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For six years, the Internet Nexus served as my technology blog, but I've since started blogging at the SuperSite Blog instead. If you're looking for the blog, please head there. --Paul

Tuesday, February 28, 2006

'Worms' Turn on Apple Macs, Bigger Target as Sales Boom

I've easily found a lot to dislike about this article, which presents items as facts that are definitely not facts. For example, the title alone is a joke. Have Mac "sales boomed" really? Or has the iPod made up the slack while Mac sales rose steadily or evened out? But this line just slays me:
The Mac's tiny share of the PC market, which ranges from 2% to 5%, according to most estimates...
Are you telling me that a writer for the Wall Street Journal can't look up simple market share numbers? Apple's market share, right now, using the latest figures, is 2.28 percent, worldwide. End of story. It's not 5 percent. And it hasn't been 5 percent for ... what? a decade? It's astonishing that this myth is continued by the mainstream press.

In any event, the point of the article is sound:
In the past two weeks, information-security companies like Symantec Inc., Sophos PLC and McAfee Inc. have identified several security issues related to the latest version of Apple's Mac operating system, called OS X. Among the concerns: two "worms," programs written by unknown hackers that were designed to spread themselves to other Macs through Apple's iChat instant-messaging software and Bluetooth wireless-communications capability.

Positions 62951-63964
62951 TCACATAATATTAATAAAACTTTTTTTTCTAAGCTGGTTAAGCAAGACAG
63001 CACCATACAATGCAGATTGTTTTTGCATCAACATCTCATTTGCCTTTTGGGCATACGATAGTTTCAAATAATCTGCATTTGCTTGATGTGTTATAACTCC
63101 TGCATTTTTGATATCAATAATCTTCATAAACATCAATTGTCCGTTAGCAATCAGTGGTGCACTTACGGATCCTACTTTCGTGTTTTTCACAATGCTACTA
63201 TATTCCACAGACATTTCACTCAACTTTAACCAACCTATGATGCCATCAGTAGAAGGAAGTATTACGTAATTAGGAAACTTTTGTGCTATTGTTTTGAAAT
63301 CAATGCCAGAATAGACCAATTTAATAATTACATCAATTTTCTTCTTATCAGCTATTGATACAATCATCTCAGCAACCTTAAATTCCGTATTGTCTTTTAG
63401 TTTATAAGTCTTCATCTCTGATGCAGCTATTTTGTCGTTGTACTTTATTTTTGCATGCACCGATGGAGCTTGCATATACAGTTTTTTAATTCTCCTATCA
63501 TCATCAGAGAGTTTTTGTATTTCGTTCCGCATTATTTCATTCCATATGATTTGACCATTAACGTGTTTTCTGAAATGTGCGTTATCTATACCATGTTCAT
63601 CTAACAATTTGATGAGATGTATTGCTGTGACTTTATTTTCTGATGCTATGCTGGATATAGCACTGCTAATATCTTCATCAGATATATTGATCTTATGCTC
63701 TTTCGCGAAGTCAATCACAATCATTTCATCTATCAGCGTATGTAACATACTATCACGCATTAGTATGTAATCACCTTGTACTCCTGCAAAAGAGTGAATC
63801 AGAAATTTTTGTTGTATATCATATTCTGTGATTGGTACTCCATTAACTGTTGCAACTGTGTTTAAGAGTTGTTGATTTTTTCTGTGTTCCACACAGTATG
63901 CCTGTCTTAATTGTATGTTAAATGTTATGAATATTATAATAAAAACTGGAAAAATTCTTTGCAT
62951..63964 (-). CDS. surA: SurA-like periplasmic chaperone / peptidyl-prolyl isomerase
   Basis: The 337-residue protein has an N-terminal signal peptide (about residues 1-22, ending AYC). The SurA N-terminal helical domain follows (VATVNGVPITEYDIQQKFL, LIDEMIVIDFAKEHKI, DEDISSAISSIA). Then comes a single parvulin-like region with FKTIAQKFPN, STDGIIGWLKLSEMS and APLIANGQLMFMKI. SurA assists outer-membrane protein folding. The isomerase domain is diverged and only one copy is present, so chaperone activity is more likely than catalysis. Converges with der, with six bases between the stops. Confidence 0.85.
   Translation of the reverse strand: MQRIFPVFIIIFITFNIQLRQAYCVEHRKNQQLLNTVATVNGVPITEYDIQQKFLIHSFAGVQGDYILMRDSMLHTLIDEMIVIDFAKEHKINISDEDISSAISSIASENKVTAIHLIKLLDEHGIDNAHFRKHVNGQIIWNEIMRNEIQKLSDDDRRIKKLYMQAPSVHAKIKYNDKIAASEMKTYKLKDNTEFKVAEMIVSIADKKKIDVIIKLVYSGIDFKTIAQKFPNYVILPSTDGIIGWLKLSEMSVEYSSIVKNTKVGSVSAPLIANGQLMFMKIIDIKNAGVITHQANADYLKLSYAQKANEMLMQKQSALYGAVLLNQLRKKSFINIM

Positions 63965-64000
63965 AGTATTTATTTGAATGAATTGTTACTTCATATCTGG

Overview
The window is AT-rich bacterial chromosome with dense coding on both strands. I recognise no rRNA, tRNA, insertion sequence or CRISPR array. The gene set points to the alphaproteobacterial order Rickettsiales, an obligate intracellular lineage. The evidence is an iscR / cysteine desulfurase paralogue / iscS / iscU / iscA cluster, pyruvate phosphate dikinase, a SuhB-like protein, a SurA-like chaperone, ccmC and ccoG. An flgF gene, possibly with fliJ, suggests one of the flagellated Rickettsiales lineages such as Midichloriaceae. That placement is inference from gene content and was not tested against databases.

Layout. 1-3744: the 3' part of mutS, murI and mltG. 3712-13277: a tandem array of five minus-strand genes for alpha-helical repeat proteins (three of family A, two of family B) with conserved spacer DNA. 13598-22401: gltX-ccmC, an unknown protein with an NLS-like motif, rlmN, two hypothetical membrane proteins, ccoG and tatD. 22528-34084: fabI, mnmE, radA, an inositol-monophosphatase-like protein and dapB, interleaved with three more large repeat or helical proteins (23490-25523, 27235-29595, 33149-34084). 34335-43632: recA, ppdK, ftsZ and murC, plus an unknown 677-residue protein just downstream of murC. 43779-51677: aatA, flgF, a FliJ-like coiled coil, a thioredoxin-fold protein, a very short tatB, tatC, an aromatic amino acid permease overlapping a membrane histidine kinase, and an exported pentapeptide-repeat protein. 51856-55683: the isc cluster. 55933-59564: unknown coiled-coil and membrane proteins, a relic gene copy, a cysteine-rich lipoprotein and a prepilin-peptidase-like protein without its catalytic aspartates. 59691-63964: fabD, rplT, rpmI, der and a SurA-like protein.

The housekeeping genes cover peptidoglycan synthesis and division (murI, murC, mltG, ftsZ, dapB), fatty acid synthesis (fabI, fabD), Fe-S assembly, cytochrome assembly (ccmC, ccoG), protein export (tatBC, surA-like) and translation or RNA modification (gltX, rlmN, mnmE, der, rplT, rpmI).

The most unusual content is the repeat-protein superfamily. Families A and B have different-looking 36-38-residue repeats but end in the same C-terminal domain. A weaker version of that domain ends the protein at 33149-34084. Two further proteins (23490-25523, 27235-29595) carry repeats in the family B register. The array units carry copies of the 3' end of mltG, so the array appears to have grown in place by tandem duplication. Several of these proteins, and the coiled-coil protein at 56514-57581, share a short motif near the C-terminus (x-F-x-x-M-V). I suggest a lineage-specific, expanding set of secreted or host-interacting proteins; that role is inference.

And in a reminder that Macs, like Microsoft Corp.'s Windows software, also contain potentially worrisome security holes, a German graduate student last week discovered a vulnerability in OS X that could let a hacker install potentially damaging code on a Mac through the systems' Safari Web browser.

Security experts believe it is only a matter of time before more-virulent forms of malware for Macs appear.

Alfred Huger, senior director of engineering at Symantec's security-response operation, predicts there will be a "gradual erosion" of the idea that Macs are a safer operating system than Windows.
Obviously. But maybe if the mainstream press spent less time talking about the supposed inherent superiority of OS X, this sort of explanation wouldn't be required. Macs are safer than Windows simply because so much fewer people use OS X and therefore hackers don't target that system. It's simple and it's obvious. If more people used OS X, hackers would attack it more often. End of story.

Now, OS X may be "better" than Windows in your opinion. That's fine. In my opinion, OS X is, in fact, "better" than Windows in some ways, but not as good in others. But some things can be measured quantitatively, and there is little doubt that we'll see more OS X hacks as sales continue to rise. Assuming they do that, of course.
[ Posted at 7:45 AM | Permalink ]


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